Josh and Kristen arriving, a looooong flight, Kristen was ready to go home before she got here, not a great experience in India, but I think they had fun once they got to Nepal.
They came on Friday, we went to Church on Saturday and then headed to Chitwan to ride the elephants on Sunday. Before we got to our hotel we stopped by to see a couple of our wheelchair peer trainers. We took two of our cute Nepali sisters with us, neither of them had ever ridden the elephants in Chitwan. They were very fun to have along.
We first stopped to see Bikash, he works in the admittance office of a hospital. He is also a Nepali singer. He played one of his recordings for us.
Bikash, Josh, Kristen, Kent, Me, Maya and Sajana
We then went to Nishwar's home where they wanted us to stay and have a meal with them since it was Dashain.
Nishwar is between me and Kristen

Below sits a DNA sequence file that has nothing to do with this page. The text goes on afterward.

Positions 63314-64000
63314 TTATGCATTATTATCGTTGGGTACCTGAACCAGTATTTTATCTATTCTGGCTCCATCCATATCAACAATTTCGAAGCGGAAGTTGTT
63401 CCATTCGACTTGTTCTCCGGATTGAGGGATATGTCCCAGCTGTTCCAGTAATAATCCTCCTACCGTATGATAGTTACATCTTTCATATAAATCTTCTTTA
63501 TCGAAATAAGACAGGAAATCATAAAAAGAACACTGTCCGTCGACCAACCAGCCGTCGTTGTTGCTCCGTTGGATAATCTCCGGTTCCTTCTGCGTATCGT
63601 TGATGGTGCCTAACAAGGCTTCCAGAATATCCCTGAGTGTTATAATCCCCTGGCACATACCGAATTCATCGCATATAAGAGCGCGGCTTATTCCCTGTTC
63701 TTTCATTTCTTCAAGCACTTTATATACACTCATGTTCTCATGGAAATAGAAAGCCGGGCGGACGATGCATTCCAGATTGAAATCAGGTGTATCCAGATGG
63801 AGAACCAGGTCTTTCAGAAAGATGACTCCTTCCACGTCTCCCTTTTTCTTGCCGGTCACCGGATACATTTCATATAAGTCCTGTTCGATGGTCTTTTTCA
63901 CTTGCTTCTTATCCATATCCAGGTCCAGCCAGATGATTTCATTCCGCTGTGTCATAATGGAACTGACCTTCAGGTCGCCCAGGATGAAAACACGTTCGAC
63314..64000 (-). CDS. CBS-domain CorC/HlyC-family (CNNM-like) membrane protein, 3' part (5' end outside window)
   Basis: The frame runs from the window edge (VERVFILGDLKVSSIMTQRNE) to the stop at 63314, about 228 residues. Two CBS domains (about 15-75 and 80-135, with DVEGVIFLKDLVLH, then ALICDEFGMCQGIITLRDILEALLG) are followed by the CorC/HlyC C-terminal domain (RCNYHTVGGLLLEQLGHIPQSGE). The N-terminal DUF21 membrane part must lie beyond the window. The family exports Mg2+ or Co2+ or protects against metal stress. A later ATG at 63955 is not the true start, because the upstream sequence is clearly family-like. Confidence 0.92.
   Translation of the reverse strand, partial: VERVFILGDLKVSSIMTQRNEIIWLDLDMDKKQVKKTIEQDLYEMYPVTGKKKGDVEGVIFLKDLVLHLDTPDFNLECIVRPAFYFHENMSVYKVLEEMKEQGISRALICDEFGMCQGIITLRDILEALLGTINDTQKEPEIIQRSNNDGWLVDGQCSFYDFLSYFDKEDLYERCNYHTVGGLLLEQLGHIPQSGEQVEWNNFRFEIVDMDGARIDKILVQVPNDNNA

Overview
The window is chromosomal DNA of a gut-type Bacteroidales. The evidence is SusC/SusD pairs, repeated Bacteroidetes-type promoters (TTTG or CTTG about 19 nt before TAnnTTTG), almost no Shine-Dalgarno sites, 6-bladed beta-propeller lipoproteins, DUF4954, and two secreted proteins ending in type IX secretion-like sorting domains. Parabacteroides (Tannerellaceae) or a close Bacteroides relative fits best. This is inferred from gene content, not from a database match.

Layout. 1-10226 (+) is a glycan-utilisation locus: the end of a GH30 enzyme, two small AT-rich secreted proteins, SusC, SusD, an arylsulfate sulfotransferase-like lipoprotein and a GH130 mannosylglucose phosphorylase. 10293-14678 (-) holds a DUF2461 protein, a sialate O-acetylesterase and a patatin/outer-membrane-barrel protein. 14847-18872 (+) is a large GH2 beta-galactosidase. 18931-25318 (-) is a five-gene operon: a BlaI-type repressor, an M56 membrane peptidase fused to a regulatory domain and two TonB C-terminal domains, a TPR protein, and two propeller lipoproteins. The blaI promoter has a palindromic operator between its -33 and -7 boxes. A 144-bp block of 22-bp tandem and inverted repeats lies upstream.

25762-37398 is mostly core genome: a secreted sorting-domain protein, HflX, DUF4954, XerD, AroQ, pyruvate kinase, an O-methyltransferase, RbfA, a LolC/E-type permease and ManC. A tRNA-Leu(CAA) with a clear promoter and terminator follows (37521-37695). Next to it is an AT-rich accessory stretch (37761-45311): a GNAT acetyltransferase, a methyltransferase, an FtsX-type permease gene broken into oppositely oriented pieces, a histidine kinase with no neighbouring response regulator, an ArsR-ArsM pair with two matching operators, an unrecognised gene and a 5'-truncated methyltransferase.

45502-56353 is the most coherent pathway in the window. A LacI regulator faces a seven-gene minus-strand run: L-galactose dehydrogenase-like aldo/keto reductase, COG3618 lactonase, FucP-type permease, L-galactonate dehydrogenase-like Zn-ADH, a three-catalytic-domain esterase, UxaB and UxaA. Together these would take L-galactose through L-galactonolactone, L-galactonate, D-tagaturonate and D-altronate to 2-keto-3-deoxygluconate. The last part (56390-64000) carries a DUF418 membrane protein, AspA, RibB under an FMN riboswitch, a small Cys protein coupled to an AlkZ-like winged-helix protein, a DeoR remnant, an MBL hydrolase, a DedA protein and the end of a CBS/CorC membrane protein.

Josh and Kristen's first real Nepali meal
We then got to the Paradise Hotel in Chitwan and we got settled, went to the elephant breeding ground, had a bite to eat and then went to a Nepali cultural show.
This is the first time we've been to this program, we loved it but Josh and Kristen didn't see much of it.........
Still feeling a little jet lag.......
Don't ask them how the show was, they didn't see much of it .....
The next morning we got up early to ride the elephants and it was raining, raining, raining......
Kristen just gave the elephant a tip and the elephant is giving Kristen "Namaste"
We then went back to our rooms, showered and went to the hotel restaurant for breakfast where the manager fixed us a special Nepali breakfast, everyone else was eating the buffet but we were treated pretty special. We went down to wash with the elephants but there was a long line, since it tourist season, and things had changed since the last time we were there. Everyone had to wear life jackets and the elephants hardly went into the water. Some of the adventure from the last time was missing.
Kristen did take a swing on the swings they put up during Dashain.
It rained the whole time we were in Chitwan, rather it just drizzled.
We took the long ride, scary ride home in the pouring rain. Josh was a little nervous on the way home after seeing many buses and trucks off the side of the road, and some hanging over the cliff.
Rickshaw ride in Thamel
Kristen saying her prayers at Swayambhu (Monkey Temple)